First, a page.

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Orbiting 400 kilometers above Earth’s surface, the astronauts on the International Space Station live a pretty normal social life, if not for one thing: they happily wear their unwashed clothes for days and weeks at a time. They can’t do their laundry just yet because water is scarce up there.

But down here on Earth, washing clothes is a large part of our lives. It’s estimated that a volume of water equivalent to 21,000 Olympic swimming pools is used every day for domestic laundry worldwide.

Fibers from our clothes make their way into the environment via the air (during use or in the dryer), water (washing) and soil (lint rubbish in landfill). Most of this fiber loss is invisible—we often only notice our favorite clothing is “disappearing” when it’s too late.

How can you ensure your favorite outfit will outlast your wish to wear it? Simple question, complex answer.

Washing machines are not gentle

When you clean the filters in your and dryer, how often do you stop to think that the lint you’re holding was, in fact, your clothes?

Laundering is harsh on our clothes, and research confirms this. Several factors play a role: the type of washing machine, the washing cycle, detergents, temperature, time, and the type of and yarn construction.

There are two types of domestic washing machines: top-loader and front-loader. Mechanical agitation (the way the machine moves the clothes around) is one of the things that helps ease dirt off the fabric.

Top-loaders have a vertical, bucket-like basket with a paddle, which sloshes clothes around in a large volume of water. Front-loaders have a horizontal bucket which rotates, exposing the clothes to a smaller volume of water—it takes advantage of gravity, not paddles.

Top-loading machines tend to be more aggressive towards fabrics than front-loaders due to the different mechanical action and larger volumes of water.

Washing machine panels also present many choices. Shorter, low-temperature programs are usually sufficient for everyday stains. Choose longer or high-temperature programs only for clothing you have concerns about (health care uniforms, washable nappies, etc.).

Generally, washing machine programs are carefully selected combinations of water volume, agitation intensity and temperature recommended by the manufacturer. They take into consideration the type of fabric and its level of cleanliness.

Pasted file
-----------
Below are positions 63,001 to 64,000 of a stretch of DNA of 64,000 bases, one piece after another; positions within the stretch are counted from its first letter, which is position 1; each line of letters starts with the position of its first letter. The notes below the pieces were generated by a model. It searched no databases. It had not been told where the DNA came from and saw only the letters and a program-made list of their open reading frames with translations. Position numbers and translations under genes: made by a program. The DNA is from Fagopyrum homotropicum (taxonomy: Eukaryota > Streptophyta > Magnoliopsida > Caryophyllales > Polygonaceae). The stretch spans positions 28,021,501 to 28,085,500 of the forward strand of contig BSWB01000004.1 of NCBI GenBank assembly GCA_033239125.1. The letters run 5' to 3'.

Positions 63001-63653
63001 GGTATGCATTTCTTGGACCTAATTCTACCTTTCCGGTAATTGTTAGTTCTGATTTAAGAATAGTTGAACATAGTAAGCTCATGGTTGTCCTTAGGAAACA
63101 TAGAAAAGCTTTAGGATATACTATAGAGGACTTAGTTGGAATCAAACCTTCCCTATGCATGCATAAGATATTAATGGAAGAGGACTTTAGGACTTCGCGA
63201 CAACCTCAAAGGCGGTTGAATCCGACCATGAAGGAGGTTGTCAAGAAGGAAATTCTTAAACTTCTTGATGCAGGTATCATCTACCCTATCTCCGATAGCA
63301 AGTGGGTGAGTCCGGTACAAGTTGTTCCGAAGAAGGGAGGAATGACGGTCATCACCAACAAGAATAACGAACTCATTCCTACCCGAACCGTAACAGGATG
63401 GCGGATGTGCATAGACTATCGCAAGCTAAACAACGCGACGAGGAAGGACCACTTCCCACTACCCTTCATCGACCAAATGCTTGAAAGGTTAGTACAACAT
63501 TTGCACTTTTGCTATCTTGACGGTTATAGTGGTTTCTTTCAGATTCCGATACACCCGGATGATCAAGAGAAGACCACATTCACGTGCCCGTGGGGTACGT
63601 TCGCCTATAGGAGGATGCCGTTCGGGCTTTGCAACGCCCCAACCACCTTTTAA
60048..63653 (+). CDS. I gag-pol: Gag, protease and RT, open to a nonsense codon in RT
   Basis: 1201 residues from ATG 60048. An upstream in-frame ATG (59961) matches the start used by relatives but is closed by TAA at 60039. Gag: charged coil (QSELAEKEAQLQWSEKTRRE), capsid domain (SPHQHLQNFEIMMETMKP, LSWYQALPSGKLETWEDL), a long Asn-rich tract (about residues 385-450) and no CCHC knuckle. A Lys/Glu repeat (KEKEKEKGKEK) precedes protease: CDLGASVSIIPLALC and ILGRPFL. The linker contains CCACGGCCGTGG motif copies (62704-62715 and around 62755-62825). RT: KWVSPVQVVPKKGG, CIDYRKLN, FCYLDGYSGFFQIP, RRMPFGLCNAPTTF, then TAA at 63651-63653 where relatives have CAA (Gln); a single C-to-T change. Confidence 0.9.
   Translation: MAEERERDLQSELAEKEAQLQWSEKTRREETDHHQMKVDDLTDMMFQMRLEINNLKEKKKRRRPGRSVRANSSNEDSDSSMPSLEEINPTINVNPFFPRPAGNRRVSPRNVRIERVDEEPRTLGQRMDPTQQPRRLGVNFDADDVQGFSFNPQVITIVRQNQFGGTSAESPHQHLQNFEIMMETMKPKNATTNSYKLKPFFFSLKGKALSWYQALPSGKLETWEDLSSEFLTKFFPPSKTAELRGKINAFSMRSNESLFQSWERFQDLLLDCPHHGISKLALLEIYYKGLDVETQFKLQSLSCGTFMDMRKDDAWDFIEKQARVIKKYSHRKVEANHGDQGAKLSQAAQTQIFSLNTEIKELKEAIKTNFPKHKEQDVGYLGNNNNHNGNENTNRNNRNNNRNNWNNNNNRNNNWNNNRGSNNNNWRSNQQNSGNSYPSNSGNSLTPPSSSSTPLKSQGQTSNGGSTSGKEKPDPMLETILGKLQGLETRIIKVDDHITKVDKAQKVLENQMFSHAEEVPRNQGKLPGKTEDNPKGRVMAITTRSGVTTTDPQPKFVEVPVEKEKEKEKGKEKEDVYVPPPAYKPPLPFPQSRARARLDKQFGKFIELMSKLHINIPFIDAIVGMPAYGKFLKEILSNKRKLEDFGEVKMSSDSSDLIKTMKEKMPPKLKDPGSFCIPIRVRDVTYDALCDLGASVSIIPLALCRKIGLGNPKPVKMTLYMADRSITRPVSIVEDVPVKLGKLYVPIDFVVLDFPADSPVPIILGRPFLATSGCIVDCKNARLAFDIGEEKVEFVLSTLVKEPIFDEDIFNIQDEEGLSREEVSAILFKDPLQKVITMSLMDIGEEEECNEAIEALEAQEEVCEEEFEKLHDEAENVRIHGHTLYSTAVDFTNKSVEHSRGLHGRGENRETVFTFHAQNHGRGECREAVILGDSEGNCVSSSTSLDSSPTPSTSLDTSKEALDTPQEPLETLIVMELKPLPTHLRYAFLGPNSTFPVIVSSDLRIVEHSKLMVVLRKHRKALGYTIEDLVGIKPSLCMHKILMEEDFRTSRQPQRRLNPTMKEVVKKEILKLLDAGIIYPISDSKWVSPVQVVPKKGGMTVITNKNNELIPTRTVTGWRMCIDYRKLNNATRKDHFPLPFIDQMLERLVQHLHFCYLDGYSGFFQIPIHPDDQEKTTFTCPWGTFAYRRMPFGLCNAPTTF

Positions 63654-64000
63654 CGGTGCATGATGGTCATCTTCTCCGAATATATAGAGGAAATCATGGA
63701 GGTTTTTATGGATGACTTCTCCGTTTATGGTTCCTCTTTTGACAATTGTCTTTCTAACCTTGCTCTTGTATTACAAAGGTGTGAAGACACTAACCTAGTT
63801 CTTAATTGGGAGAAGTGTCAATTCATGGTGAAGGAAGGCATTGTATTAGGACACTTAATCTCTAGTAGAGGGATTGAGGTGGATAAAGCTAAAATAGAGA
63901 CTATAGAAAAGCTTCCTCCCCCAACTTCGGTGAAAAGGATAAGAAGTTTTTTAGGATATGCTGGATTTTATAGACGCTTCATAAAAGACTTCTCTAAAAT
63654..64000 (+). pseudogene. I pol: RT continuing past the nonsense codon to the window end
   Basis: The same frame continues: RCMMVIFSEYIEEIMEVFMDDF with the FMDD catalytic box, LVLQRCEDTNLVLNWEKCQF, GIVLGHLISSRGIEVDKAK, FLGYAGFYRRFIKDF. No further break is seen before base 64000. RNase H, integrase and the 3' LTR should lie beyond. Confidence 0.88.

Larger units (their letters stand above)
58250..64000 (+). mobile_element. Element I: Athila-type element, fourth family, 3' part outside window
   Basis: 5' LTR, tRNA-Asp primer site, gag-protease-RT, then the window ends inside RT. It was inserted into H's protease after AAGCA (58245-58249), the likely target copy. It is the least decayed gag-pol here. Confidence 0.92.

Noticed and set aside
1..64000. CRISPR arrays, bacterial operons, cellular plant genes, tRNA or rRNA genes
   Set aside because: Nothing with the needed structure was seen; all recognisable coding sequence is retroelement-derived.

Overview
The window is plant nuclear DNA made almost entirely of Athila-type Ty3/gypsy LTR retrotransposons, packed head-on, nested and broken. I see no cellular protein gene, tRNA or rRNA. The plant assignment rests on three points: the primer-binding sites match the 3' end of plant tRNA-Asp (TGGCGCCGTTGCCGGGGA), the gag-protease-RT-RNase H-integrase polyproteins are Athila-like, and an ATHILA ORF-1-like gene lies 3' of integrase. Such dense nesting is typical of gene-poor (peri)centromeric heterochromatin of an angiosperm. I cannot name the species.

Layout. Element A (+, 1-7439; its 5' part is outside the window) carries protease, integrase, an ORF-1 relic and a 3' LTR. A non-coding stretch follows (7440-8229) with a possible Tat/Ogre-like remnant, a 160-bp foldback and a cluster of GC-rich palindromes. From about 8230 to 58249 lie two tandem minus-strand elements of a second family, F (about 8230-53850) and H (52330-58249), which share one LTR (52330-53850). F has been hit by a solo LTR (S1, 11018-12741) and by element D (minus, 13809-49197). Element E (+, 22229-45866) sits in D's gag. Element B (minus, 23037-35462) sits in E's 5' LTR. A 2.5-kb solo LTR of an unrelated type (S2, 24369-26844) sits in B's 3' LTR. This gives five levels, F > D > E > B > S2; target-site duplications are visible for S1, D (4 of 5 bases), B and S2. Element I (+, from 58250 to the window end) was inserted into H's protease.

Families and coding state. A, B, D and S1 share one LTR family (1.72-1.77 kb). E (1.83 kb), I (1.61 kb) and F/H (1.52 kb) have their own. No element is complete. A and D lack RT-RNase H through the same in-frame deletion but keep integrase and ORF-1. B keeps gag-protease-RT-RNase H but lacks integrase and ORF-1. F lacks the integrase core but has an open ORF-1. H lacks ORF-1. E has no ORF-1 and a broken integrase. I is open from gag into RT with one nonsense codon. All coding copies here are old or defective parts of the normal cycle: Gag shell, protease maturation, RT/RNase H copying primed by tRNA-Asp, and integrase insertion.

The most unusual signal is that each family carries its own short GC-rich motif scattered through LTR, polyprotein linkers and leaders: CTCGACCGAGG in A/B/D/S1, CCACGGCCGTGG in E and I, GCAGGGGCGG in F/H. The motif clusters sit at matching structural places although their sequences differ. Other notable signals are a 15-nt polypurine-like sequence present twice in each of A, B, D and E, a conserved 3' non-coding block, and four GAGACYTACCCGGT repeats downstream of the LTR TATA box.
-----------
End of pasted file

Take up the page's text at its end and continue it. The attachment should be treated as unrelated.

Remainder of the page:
Select the wrong program and you can say goodbye to your favorite top. For example, high temperatures or harsh agitation may cause some fibers to weaken and break, causing holes in the garment.






Some fabrics lose fibers more easily than others

At a microscopic level, the fabric in our clothes is made of yarns—individual fibers twisted together. The nature and length of the fibers, the way they are twisted and the way the yarns form the fabric can determine how many fibers will be lost during a wash.

In general, if you want to lose fewer fibers, you should wash less frequently, but some fabrics are affected more than others.

Open fabric structures (knits) with loose yarns can lose more fibers than tighter ones. Some sports clothing, like running shirts, are made of continuous filament yarn. These fibers are less likely to come loose in the wash.

Cotton fibers are only a few centimeters long. Twisted tightly together into a yarn, they can still escape.

Wool fibers are also short, but have an additional feature: scales, which make wool clothes much more delicate. Wool fibers can come loose like cotton ones, but also tangle with each other during the wash due to their scales. This last aspect is what causes wool garments to shrink when exposed to heat and agitation.

Go easy on the chemicals

The type of detergent and other products you use also makes a difference.

Detergents contain a soap component, enzymes to make stains easier to remove at low temperature, and fragrances. Some contain harsher compounds, such as bleaching or whitening agents.

Modern detergents are very effective at removing stains such as food, and you don’t need to use much.

An incorrect choice of wash cycles, and bleaching additives could cause disaster. Certain products, like bleach, can damage some fibers like wool and silk.

Meanwhile, research on fabric softeners and other treatments continues—there’s no one-size-fits-all answer about their potential impact on our clothes.

Just skip laundry day

So, how to ensure your clothes last longer? The main tip is to wash them less often.

When it’s time for a wash, carefully read and follow the care labels. In the future, our washing machines will recognize fabrics and select the wash cycle. For now, that’s our responsibility.

And the next time you throw your shirt into the dirty laundry basket, stop. Think of the astronauts orbiting above Earth and ask yourself: if they can go without clean laundry for a few days, maybe I can too?

Provided by
The Conversation


This article is republished from The Conversation under a Creative Commons license. Read the original article.The Conversation

Citation:
What washing machine settings can I use to make my clothes last longer? (2024, March 16)
retrieved 17 March 2024
from https://phys.org/news/2024-03-machine-longer.html

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#washing #machine #settings #clothes #longer

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